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UK, 1988 (MIFF 1989)

Director: Mike Leigh

Mike Leigh's latest film is his first made directly for cinema release in 17 years and a fitting culmination to the retrospective of his films screening through the festival.

The most sophisticated and yet the most conventional of all his films, High Hopes weaves the story of three very different couples amidst the gentrification of inner-city London. The familiar Leigh issues of sex, class and putting the kettle on are again central, but where so many of his earlier characters have lived sad, unfulfilled lives, in High Hopes Leigh has put on film two of the most engaging characters in recent screen memory. Where so much political cinema has become that of hollow gesture and rhetoric, High Hopes offers its audience the convincingly human face of Cyril and Shirley, a working -class couple living in a tiny Kings Cross flat. They may not aspire to great heights, but contrasted to the lives of their appalling yuppie neighbours and Cyril's nouveau-riche sister, they have the world.

A note from the director. I used to be a complete pessimist, I now realise. (I denied it at the time; but I was deluding myself!) I thought life was inherendy and inevitably awful. And that's what my early films, such as Bleak Moments, were about. Paradoxically, that was in more liberal times, when perhaps it was still possible to see life exclusively in terms of the endemic human condition!

Now the world is a harder place, not least in England, where greed and cynicism flourish. Under Thatcher's oppression, you really start to sense people's positive qualities as they struggle with their day-to-day survival.

So I am hopeful, curiously. (And I am older, and I have children.) But it is frustrating: like millions of people, 1 am not exactly sure how best to go about things, or how to resolve the colossal difference between the ideal society we dream about, and the grotesque world as it is.

High Hopes is an expression of these feelings and ideas. For me, Cyril and Shirley's hope lies in their love, their freedom, their honesty, their idealism, and above all, their sense of humanity.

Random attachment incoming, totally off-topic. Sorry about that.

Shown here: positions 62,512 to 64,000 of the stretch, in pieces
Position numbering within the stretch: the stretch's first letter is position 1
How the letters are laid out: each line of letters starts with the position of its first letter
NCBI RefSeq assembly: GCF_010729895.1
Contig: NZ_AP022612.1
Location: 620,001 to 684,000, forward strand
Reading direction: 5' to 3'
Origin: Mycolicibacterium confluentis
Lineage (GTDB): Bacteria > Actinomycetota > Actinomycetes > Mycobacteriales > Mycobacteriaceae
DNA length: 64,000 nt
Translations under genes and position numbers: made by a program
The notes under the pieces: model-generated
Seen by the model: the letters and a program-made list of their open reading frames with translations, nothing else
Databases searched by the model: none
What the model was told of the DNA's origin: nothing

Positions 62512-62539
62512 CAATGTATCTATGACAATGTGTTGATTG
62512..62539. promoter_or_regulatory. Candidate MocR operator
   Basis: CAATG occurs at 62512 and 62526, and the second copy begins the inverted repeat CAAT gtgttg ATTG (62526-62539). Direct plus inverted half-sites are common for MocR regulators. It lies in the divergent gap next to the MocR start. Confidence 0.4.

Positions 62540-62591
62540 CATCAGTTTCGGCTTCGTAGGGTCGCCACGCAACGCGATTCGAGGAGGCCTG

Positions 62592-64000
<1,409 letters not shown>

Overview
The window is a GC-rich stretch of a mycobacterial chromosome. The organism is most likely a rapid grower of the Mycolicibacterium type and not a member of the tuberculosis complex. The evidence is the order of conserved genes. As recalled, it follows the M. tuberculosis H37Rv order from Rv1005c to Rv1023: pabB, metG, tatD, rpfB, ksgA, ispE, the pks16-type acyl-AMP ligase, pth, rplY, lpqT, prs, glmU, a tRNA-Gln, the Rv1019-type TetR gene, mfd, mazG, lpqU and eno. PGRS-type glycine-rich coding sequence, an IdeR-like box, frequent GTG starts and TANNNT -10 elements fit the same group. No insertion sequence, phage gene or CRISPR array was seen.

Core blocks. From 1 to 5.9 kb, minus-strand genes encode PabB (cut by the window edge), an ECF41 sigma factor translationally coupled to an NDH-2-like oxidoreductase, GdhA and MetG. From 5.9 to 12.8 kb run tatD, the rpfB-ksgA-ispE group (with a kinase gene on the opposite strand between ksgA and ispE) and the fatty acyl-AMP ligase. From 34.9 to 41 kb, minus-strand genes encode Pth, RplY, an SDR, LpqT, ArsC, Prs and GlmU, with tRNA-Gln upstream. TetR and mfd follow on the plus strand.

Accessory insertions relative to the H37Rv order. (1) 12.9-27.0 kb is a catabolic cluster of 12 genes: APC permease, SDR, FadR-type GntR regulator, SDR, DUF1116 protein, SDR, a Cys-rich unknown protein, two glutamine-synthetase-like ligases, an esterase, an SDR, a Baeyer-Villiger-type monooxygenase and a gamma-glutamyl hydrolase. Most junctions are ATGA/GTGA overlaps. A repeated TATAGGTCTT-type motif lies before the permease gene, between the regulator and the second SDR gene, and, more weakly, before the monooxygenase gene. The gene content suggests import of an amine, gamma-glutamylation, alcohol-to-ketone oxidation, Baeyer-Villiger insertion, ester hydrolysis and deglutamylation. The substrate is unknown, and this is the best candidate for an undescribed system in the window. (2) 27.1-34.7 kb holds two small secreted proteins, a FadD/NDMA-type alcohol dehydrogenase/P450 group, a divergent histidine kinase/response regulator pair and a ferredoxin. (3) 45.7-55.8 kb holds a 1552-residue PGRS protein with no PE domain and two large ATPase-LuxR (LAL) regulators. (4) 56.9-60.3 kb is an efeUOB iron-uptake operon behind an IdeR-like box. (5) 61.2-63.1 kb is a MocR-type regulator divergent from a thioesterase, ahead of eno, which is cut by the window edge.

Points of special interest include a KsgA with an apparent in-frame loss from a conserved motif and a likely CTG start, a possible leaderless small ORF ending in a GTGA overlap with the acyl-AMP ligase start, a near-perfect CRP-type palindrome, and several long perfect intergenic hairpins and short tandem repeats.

See also...


Leigh's melancholy variation on 'Postman's Knock' centres on three postmen whose domestic lives on a suburban estate are more loosely (and painfully) entangled than they realise. The sexual conquests ... More »


Leigh's best-known film in Australia is the most sophisticated of his television-films and one of the great British films of the decade. Made not for the BBC but for Central Television, the film was ... More »


Adapted from his 1970 stage production, Bleak Moments not only represents Mike Leigh's feature film debut but also establishes the characteristic method of mood of his output, a stylistic signature ... More »


An early BBC work, Hard Labour continues the understated, downbeat style of Bleak Moments in what may be Leigh's most poignant portrait, that of a middle-aged working class woman whose life is a ... More »


No Mike Leigh film better illustrates the unique blend of comedy and drama that have come to be a trademark of his work than Grown Ups, which moves from heart-rendering pathos to hilarious, chaotic ... More »


Though beautifully made and acted, "Meantime" is definitely I minority-audience film. It concerns an East End family Husband, wife, two grown sons, Mark a cynic, and Colin, a bit simple-minded. The ... More »

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